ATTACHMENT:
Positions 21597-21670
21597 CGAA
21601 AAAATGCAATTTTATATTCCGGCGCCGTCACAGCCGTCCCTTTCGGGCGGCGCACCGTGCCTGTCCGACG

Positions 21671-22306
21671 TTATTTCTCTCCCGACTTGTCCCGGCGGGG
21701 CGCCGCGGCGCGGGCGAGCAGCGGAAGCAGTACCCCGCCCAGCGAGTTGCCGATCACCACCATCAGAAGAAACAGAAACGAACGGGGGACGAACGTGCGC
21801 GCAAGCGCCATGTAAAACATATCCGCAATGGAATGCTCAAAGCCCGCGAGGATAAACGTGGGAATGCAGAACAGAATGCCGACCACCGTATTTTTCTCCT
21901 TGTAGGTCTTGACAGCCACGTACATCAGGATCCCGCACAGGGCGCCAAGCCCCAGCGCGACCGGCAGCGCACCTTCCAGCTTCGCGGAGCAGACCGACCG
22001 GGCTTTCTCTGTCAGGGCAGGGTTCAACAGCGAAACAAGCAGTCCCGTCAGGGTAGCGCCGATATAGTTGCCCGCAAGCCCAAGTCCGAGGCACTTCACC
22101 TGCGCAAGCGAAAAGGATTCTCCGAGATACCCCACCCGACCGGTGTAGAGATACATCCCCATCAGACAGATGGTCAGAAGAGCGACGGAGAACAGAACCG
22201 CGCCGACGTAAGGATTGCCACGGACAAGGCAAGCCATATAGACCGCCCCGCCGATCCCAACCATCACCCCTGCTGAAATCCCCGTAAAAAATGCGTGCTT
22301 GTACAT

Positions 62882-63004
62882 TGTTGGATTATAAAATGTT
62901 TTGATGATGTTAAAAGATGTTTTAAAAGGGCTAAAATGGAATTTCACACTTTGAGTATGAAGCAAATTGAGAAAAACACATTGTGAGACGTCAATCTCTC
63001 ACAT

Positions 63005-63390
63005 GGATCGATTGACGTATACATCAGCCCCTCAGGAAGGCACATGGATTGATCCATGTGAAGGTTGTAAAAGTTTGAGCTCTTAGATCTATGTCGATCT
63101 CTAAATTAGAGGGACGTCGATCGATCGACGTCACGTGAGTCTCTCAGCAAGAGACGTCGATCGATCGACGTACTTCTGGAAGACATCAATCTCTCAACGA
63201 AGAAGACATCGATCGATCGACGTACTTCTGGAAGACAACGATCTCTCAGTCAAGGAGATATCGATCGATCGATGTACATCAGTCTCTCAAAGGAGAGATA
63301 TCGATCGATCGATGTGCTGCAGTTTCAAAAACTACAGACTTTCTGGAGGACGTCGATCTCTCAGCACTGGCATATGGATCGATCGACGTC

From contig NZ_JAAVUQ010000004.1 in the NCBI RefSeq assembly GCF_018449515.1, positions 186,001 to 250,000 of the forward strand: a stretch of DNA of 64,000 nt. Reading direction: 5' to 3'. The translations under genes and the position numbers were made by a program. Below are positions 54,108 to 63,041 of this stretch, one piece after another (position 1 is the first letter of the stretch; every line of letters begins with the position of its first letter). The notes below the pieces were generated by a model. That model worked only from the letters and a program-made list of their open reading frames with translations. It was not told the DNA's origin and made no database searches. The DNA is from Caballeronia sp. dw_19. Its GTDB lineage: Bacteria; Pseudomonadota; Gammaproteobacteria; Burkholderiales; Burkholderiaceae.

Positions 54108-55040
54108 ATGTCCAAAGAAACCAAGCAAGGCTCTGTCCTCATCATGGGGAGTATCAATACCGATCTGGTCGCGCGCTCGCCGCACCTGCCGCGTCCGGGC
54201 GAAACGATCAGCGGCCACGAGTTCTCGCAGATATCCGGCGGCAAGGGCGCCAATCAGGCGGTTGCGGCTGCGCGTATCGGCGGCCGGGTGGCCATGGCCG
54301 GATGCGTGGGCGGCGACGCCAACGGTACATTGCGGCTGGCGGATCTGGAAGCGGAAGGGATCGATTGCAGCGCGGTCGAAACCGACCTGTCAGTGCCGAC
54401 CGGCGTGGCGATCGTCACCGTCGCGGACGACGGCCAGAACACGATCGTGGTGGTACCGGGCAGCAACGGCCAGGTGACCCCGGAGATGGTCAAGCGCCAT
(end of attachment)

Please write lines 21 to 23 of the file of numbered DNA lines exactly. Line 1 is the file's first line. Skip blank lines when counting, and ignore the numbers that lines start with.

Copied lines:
63301 TCGATCGATCGATGTGCTGCAGTTTCAAAAACTACAGACTTTCTGGAGGACGTCGATCTCTCAGCACTGGCATATGGATCGATCGACGTC

From contig NZ_JAAVUQ010000004.1 in the NCBI RefSeq assembly GCF_018449515.1, positions 186,001 to 250,000 of the forward strand: a stretch of DNA of 64,000 nt. Reading direction: 5' to 3'. The translations under genes and the position numbers were made by a program. Below are positions 54,108 to 63,041 of this stretch, one piece after another (position 1 is the first letter of the stretch; every line of letters begins with the position of its first letter). The notes below the pieces were generated by a model. That model worked only from the letters and a program-made list of their open reading frames with translations. It was not told the DNA's origin and made no database searches. The DNA is from Caballeronia sp. dw_19. Its GTDB lineage: Bacteria; Pseudomonadota; Gammaproteobacteria; Burkholderiales; Burkholderiaceae.

Positions 54108-55040